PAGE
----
Doylestown Kids’ Castle

I have mentioned a few times before that there comes a point – frequently during the colder months – where cabin fever hits my kids, they start acting like wee caged beasts, and they desperately need to burn off their excess energy.  With that in mind, this weekend we took them to Doylestown.




The Central Park in Doylestown has a superb playground known as Kids’ Castle that provides lots of opportunities for climbing, balancing, sliding, and swinging in a safe and clean environment.  This was not our first visit to the Kids’ Castle playground but it has been a good while since we were last there.  The playground is a community funded project and, as such, it was encouraging to see that changes and developments have been made since we were last there.  It is great to see such signs of success for a community project.



My boys had a whale of a time clambering inside the many layers of the castle, shouting greetings from the tallest turrets, whizzing down the tube slides.  They also spent some time on the swings, including a tire swing that made them queasy.  What they were most enamoured by on this visit, however, were the pieces of equipment that were new to them.  There was a large piece of play equipment in the shape of a pirate ship, complete with a sea serpent slide, scramble nets, and canons that made a “boom” when whacked.  My three younger boys had soon turned it into the scene of an imaginative game I think loosely on the theme of piratical vikings – if that isn’t a tautology.


They also loved a new addition to the castle, a kind of hydraulic fireman’s pole with a platform.  They could step from the castle onto the platform and it would slowly descend and deliver them to ground level.  The younger three could not get enough of this.  They thought it was brilliant fun.  My oldest son – almost 13 – was confounded by what they could possibly find so entertaining about slowly descending from one level to another.  I had no sooner told him that it was because he was getting older than his almost 41 year old father hopped on the pole and had a go himself.  I guess it isn’t age related after all.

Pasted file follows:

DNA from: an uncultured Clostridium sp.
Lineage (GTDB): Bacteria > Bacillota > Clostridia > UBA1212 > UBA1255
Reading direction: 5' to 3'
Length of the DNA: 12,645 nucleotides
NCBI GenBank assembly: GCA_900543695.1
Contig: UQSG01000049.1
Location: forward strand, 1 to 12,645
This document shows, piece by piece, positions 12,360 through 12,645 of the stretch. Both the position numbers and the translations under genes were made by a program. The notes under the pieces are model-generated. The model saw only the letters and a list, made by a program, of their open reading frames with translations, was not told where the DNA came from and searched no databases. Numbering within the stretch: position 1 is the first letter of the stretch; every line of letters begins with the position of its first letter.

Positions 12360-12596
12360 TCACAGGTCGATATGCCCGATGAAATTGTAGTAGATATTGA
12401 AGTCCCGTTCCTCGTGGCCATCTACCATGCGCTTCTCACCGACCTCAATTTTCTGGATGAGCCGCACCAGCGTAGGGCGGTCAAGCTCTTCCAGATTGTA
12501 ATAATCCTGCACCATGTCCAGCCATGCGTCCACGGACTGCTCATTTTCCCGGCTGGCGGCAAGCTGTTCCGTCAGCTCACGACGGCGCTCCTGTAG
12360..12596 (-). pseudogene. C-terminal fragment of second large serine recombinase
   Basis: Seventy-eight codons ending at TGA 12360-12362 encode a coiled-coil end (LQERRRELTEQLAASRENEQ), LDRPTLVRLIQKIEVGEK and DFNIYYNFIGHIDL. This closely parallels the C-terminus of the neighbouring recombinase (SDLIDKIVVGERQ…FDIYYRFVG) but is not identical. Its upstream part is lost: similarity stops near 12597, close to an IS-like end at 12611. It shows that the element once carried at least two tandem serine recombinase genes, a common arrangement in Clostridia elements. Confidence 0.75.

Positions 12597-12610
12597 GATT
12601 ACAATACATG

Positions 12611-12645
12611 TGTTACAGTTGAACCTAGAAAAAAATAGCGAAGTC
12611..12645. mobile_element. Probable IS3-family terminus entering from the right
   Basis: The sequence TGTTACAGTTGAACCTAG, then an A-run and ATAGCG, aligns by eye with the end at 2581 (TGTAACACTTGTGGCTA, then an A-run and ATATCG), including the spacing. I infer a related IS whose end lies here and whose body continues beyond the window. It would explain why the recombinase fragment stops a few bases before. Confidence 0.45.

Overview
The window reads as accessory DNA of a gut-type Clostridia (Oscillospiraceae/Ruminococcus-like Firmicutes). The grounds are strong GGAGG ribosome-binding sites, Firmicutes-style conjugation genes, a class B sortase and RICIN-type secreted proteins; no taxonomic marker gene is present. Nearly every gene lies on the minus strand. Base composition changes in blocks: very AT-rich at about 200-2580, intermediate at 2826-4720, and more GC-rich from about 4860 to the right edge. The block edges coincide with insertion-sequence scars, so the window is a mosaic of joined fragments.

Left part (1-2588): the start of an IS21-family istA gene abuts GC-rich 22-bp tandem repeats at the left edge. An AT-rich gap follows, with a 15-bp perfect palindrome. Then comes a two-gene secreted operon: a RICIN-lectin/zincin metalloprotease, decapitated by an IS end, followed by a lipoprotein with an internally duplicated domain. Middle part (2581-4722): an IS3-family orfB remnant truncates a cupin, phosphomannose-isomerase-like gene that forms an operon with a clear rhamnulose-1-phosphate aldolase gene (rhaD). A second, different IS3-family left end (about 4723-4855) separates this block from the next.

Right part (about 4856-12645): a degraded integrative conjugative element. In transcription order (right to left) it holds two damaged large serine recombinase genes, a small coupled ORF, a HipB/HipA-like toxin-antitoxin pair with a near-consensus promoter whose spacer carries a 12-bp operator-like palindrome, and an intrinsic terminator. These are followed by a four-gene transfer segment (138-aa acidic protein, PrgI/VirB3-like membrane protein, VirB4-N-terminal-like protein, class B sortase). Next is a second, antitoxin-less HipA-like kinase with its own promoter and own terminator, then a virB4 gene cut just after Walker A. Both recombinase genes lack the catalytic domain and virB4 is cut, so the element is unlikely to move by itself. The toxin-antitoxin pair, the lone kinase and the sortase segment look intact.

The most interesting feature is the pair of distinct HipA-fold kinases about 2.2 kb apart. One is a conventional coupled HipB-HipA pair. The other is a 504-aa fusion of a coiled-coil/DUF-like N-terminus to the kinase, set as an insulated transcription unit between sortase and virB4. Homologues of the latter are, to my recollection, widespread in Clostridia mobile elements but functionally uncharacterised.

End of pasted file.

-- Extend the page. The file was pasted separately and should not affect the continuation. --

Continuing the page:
After the older three were tiring, the 6 year old still had energy galore to spare.  He wanted to go and look at the outdoor gym equipment so he and I headed off there to see what the equipment did, what exercises could be done, what if anything he could do there to burn off more energy.  I imagine the gym equipment is a great resource for people who enjoy that type of thing.  There were clear instructions regarding how to use the equipment in different ways.  The youngest and I did some of the exercises but mostly he just ran and jumped and climbed until finally his energy levels dropped to a reasonable level.




Museums as Winter Playgrounds

The weather has been pretty miserable here in recent weeks.  Snow, slush, chill winds, bitter temperatures, and dull, grey skies.  This weather has not been conducive to wandering, exploring, and playing outside.  What that means is that my kids build up into powder kegs of pent up energy which runs the risk of igniting and that means I blow a gasket and have to release my flying monkeys.  It’s not good.

The solution was to find somewhere the kids could go and burn off some energy without it costing a small fortune.  That was when we thought of the Franklin Institute.  We have a family membership there so it made complete sense.  And instead of seeing it as a place where the kids could be intellectually stimulated and learn about science, we could utilise it as an indoor playground and they could expend some of that pent up energy.


We let the kids plot the path around the museum so that they could visit each of their favourite places.  While Mr Pict and our oldest son went to the planetarium (to lie back in seats and therefore have no exercise at all), I took the younger three to the brain section.  They played for ages on the neuron climbing frame.  They invented some sort of space ship drama involving aliens and ray guns.  After a few more brain experiments, we headed to the Heart section where they pedalled to power an opera and ran around inside the giant heart.  They wanted to see the train, so we met up with the other two and the kids all ran around inside the train, treating it like another climbing frame.  More energy burn off.  Woo hoo!  Our plan to treat a museum like an indoor playground was working.